“He’s an Oxford-graduate lawyer. Against all odds, he battled his ten year sentence down to two.” Sorapong’s mother looked at Anita filled with admiration.“Oxford?” She looked at Sorapong who was now talking lowly to his Grandpa in soothing voices. “If he got such a top-notch education, why does he hate city people so much?”
Chapter 6: The Fateful Night
“He’s an Oxford-graduate lawyer. Against all odds, he battled his ten year sentence down to two.” Sorapong’s mother looked at Anita filled with admiration.
“Oxford?” She looked at Sorapong who was now talking lowly to his Grandpa in soothing voices. “If he got such a top-notch education, why does he hate city people so much?”
His mom hesitated for a bit. “His father impregnated me at 17 when I went to find work in Bangkok. It didn’t help when he had a tough undergraduate experience in Bangkok being a scholarship student. He endured and went on to Oxford to be a lawyer for the under-represented population. But without money or status, he kept losing to the powerful corporations and corrupted individuals. And he when was put in prison by them and he lost what he had worked for his whole life—his license to practice law.” Anita nodded and started to walk toward Sorapong.
She kneeled next to him. In her soothing doctor voice, she spoke. “Hi, Grandpa. I want to tell you that you mean the world to Sorapong because he sacrificed everything in order to come see you off. You can rest in peace now.” The weak old man looked at her, and he gave out a smile. Anita walked away, just as the Grandma talked into Sorapongs’ ears. She sat in the outside bench to give the family their privacy and to reflect over the information she have just learned. Shortly after, she heard Sorapong’s mom start to cry loudly, and then Sorapong walked out like a madman toward the forest.
Without thinking, Anita followed him and found him at a clearing with a beautiful waterfall. Sorapong turned to her, his face full of tears. “Why are you following me?”
“I…I—.” She paused and walked closer to him. Slowly, they meet halfway, and she looked right into his watery eyes. Anita stroked his cheeks. “You’re so amazing. Why didn’t you tell me that this was why—.”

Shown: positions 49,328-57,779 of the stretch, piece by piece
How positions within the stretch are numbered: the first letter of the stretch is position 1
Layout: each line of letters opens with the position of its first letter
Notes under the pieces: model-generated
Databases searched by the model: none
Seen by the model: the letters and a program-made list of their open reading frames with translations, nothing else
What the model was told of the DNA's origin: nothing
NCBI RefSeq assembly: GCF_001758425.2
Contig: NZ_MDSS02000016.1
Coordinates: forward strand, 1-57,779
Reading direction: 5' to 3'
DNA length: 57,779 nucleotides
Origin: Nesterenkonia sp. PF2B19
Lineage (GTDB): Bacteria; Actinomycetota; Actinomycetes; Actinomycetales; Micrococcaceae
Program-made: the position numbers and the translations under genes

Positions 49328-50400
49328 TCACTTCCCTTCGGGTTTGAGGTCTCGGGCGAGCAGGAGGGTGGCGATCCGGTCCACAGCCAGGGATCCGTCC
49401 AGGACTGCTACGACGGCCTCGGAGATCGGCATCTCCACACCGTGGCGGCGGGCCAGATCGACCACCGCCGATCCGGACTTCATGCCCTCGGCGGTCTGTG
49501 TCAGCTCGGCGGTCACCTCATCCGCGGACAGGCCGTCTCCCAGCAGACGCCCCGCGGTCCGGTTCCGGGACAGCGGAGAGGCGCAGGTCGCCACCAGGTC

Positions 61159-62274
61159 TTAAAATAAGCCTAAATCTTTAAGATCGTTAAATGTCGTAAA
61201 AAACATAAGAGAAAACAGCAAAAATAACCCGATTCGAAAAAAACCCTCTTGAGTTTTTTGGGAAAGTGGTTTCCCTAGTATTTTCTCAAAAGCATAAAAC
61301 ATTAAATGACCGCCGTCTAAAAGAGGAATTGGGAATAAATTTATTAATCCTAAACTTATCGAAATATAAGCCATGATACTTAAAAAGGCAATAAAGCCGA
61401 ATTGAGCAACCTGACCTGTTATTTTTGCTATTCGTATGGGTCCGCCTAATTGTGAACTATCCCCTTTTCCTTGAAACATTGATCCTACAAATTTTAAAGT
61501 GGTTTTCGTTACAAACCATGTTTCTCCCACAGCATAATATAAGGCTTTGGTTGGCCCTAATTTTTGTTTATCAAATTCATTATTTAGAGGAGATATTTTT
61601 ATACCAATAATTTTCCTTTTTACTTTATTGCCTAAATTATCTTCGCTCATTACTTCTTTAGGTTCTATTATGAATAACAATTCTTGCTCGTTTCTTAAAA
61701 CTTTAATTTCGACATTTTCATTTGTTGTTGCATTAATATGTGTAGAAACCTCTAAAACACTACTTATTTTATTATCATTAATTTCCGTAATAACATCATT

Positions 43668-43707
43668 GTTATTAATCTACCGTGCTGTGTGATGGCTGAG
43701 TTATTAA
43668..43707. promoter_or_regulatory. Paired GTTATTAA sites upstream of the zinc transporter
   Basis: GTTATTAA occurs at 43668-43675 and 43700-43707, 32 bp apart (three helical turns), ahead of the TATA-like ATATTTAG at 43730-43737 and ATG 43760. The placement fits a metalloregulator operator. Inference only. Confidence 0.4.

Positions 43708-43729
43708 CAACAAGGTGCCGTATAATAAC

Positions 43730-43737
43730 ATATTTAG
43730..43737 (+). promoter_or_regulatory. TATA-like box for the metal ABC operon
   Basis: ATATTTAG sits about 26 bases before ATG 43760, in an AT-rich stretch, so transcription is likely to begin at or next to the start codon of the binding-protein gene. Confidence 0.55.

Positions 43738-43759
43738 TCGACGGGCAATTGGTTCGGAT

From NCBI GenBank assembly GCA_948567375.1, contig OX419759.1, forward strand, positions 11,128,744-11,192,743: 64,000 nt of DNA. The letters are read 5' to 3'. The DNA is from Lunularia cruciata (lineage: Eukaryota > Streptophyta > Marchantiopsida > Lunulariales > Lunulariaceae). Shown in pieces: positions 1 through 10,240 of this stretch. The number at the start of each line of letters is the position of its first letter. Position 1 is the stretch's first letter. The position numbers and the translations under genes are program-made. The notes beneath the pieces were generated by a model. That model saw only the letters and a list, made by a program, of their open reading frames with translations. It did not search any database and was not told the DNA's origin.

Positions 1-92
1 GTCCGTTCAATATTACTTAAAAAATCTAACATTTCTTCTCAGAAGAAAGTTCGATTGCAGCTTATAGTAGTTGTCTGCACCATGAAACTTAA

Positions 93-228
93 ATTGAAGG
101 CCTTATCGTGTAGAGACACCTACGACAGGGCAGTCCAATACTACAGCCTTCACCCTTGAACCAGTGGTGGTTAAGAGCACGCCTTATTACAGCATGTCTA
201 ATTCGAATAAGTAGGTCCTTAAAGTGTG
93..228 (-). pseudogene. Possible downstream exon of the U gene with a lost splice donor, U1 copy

Sorapong put his finger to her lips to silence her. “Amazing? Not pervert?” He gave her a genuine smile, and he looked so vulnerable. Anita continued to swipe his tears away, then he grabbed her hands to stop her. “Even if you swipe them, the pain won’t go away.”
Anita hugged him. “Pong…” The way she said his name brought warmth to him.
Not knowing why, he started to kiss her and she didn’t hold back. They melted onto the grass. He was urgent but cautious. In the moments that followed, all was forgotten until they fused into one heartbeat. Sorapong slowly climbed off her and he looked into the distance. “They’re here.” Sorapong got on his feet, fixed his clothes, and gave one last look to Anita. “You’re different.” Then he walked away.
Anita dressed and fixed her clothes and walked back to the house. Hidden in the shadows, she watched Sorapong being cuffed. His mom was crying as she hugged him. Anita froze as Sorapong looked over to her and gave her a look that expressed anger. Did he regret what just happened between them? Then Sorapong climbed into the cop car. The trail of the flashing lights faded into the dark night, and Anita felt suddenly empty.
Chapter 7: Apart
Sorapong nodded at the prison director. “Hello, Khun Chachai.”
The prisoner director was all white-hair old with a warm Grandpa smile that made him so out of place in a prison. “This is our first meeting.”
“I suppose my bust out of prison deserved this special meeting with you.”
“Khun Sorapong, you only had four more months. Was it that important for you to break out?”
Sorapong smiled. “Everything was worth it.”
Chachai nodded. “I reviewed your trail and recently we arrested some felons, and their prints match the ones on the weapon in the attacks you were guilty of. Tell me, why didn’t you give up the names of these attackers?”
“What other ones?” Sorapong laughed. “Don’t waste my time. What’s my punishment?”
“Six more months plus your four left. You got ten.”
“Aren’t you being a bit too lenient, Sir?”
“Don’t be so surprise. You were the model prisoner. Plus you didn’t harm anyone during your escape, and you gave yourself up.”
“No one pressed charges?”
“No. Though there was a…yes, a Anita Ayutthayamon. She said that she didn’t know you were an escape convict, so she gave you a ride. She gave us a word that you were most respectful to her.”
“Is that so?” Sorapong have been thinking a lot about her and about what happened between. “Can I go? I must have a bunch of letter to respond to.” He walked out and let the prison guard led him back to his cold cell where letters from villagers, farmers, and the poor where waiting for his counsel. Right now, he needed to do something to get his mind off Miss Anita.